This week, we caught up with Rosemarie Stolte, who has travelled, married and has still managed to fit in her PhD. She told us about her journey and why it has all been worth it…

As the title indicates, my story is not so straightforward. At 30 when all my friends had gotten married and were having children – or the other way around – I decided it was time to work on a project that I had been thinking about for a long time. At that time I was already teaching German at the University of Southampton. I was lucky enough to be accepted by the supervisor of my choice and I decided to continue working while studying part-time.

What I really enjoyed about the PhD was the clear structure: first year presentation, upgrade, hand-in, viva, graduation. There was always a goal to work towards. I also liked the postgraduate community. It was fantastic being surrounded by like-minded people on a similar path. Even if you’re not in the same city or country you can keep in touch with your fellow students via Facebook, email or Whatsapp.

Working and studying at the same time made the PhD more enjoyable for me. I love teaching and I always had the opportunity to do one thing to avoid the other while never feeling like I was wasting my time. One thing that helped me was that even as an external student you can get a library card to access most of the local university’s resources.

After my contract in Southampton ended, I got a position at the Freie Universität in Berlin. Next I moved to Hamburg, this time for personal reasons. As I’ve been working in the area of modern languages for a while, I found different language teaching positions. About a year ago I started looking for a post-doc. After applying for a job in Australia and being offered one in China, I found a position in Switzerland that sounded ideal. So I moved countries again, finished my PhD, and sent it to England – sounds straight forward, but it was very hard.

So this is a brief summary of the facts, the stories behind them are probably more interesting. Re-reading my dissertation I have memories of reviewing literature in the sunshine in my garden in Southampton; of writing my methodology in Berlin while it was snowing outside; of collecting data in cozy university cafés in England, of transcribing for hours in my bohemian apartment in Berlin; of looking out onto a pond that’s visited by a heron in my home office in Hamburg; of spending quiet days in the state library in Hamburg writing my data analysis, of trying to explain in French that I needed the PhD printed urgently to two very accommodating employees at the Print Centre at the University of Fribourg.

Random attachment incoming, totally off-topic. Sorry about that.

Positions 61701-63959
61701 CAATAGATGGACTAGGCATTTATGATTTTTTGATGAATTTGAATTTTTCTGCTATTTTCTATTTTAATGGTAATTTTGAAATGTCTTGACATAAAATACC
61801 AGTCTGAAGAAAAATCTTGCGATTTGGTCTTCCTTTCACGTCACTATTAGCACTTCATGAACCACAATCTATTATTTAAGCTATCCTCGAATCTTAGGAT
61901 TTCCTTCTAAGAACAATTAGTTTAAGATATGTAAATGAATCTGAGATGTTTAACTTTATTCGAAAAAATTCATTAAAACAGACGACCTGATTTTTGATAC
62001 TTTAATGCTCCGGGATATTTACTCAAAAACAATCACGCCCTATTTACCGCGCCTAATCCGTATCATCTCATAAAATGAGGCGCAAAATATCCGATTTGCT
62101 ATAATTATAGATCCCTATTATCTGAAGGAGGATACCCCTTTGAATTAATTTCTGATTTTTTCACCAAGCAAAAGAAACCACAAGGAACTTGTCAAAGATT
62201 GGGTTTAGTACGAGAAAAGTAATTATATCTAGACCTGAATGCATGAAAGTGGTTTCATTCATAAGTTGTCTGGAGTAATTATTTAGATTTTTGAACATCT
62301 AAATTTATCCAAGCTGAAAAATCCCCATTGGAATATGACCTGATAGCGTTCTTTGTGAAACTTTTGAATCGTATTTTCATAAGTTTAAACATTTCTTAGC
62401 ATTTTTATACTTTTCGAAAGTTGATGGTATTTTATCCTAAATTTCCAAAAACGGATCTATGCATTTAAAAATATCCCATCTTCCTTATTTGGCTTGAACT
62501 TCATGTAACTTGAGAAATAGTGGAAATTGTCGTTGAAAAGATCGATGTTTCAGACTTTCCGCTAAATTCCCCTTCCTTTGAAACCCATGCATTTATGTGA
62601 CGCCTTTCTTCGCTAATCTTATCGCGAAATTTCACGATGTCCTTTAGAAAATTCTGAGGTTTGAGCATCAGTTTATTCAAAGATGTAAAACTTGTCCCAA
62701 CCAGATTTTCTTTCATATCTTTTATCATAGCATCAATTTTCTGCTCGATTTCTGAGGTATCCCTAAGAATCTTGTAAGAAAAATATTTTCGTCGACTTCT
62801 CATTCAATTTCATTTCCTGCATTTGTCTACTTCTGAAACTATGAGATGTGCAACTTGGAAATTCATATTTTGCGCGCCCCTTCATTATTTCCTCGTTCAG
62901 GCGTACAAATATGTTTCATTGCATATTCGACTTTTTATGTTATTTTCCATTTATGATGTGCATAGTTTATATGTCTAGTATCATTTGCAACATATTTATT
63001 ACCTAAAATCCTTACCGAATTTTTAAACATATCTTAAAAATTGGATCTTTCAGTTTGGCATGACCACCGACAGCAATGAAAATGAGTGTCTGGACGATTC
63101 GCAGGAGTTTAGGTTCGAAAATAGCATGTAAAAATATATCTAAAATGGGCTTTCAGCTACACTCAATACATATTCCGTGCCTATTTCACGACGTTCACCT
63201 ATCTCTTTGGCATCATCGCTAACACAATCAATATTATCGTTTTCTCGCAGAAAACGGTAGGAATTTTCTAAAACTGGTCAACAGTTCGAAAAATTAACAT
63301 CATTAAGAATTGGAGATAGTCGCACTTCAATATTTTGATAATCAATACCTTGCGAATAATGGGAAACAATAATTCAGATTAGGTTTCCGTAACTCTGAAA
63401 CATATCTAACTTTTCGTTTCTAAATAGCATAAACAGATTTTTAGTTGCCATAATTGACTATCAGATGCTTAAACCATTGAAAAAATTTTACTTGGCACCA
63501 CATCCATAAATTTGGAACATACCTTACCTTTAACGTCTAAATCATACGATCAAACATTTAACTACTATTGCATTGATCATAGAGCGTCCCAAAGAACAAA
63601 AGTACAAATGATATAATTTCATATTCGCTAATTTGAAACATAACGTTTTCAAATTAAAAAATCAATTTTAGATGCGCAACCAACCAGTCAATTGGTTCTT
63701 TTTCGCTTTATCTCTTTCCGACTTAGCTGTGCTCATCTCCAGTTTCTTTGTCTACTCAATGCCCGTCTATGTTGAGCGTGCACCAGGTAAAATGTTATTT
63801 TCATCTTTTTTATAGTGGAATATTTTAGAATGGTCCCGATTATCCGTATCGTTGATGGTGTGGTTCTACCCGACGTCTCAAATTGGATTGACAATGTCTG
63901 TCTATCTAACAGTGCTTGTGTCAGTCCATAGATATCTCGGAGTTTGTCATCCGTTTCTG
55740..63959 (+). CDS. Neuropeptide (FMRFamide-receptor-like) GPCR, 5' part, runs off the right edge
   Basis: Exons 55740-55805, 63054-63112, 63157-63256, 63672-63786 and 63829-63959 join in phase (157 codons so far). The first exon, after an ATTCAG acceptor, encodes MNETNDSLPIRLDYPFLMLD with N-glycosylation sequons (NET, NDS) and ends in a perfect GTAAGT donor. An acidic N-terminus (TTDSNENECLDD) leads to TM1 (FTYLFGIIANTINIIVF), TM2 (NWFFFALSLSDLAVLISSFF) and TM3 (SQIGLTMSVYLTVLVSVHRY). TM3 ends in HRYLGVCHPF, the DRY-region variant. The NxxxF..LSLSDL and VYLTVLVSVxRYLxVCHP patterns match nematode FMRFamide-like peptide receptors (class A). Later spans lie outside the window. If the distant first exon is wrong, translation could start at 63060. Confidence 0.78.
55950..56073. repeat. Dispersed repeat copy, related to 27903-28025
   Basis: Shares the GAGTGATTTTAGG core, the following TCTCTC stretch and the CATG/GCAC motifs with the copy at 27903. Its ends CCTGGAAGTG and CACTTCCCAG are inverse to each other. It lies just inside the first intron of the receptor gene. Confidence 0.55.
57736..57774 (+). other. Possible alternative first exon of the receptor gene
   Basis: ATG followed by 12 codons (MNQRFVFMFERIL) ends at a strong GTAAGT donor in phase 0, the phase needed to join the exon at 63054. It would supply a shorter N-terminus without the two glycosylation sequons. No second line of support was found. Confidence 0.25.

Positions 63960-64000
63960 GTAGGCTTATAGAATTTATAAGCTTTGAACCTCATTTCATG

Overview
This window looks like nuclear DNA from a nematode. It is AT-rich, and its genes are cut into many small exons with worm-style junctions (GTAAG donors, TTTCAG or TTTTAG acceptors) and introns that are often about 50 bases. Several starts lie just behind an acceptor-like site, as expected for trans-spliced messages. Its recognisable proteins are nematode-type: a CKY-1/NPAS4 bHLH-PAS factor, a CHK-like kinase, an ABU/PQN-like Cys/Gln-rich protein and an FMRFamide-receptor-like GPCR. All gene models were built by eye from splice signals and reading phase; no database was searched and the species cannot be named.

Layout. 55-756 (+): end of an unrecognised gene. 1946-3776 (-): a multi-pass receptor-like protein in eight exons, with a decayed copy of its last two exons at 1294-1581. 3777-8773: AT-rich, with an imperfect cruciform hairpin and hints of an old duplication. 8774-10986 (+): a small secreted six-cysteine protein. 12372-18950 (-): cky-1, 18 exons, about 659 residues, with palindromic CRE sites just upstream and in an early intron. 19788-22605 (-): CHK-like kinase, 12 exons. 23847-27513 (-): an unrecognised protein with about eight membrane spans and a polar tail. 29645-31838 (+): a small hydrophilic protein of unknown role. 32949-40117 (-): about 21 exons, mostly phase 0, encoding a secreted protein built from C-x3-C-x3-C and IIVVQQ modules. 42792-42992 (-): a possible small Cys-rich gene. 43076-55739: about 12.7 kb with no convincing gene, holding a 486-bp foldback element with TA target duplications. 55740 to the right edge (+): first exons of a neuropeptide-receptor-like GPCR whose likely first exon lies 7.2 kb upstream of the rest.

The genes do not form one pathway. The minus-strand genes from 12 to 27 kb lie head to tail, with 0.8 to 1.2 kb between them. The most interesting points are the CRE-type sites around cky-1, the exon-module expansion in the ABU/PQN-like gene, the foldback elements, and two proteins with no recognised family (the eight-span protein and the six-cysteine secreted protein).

After four years and three countries, I am a different person. I am much more confident and I am not scared of failure any more. In fact I really enjoyed working on my PhD and moving around. I found, you can write a PhD whenever, wherever; it is about your mindset and not about what’s going on around you. When I felt, I could not write, I just did something else until I felt focused again.

In the end it is not all about the work; it is the people that really count. Building up a professional network can help you find support when you need it. I found a good way was to go to conferences, to join research networks/groups or to just email a person, if I really thought they could give me advice. Not everyone replies, but you’d be surprised how helpful and friendly most people are. A personal network catches you whenever you fall. It’s important to make time for your family, your friends and your relationships, even when you are incredibly busy. They are the people who tell you that you can do it, even if you don’t believe it anymore.

By Rosemarie

If you would like to get in touch with Rosemarie directly, you can contact her via Twitter at: https://twitter.com/rosemariestolte or via her website: https://lettres.unifr.ch/de/sprachen-literaturen/mehrsprachigkeitsforschung-und-fremdsprachendidaktik/team/stolte.html#c35753

If you have a postgraduate or University story you would like to share with us, get in touch at comms@susu.org. We love to hear your news!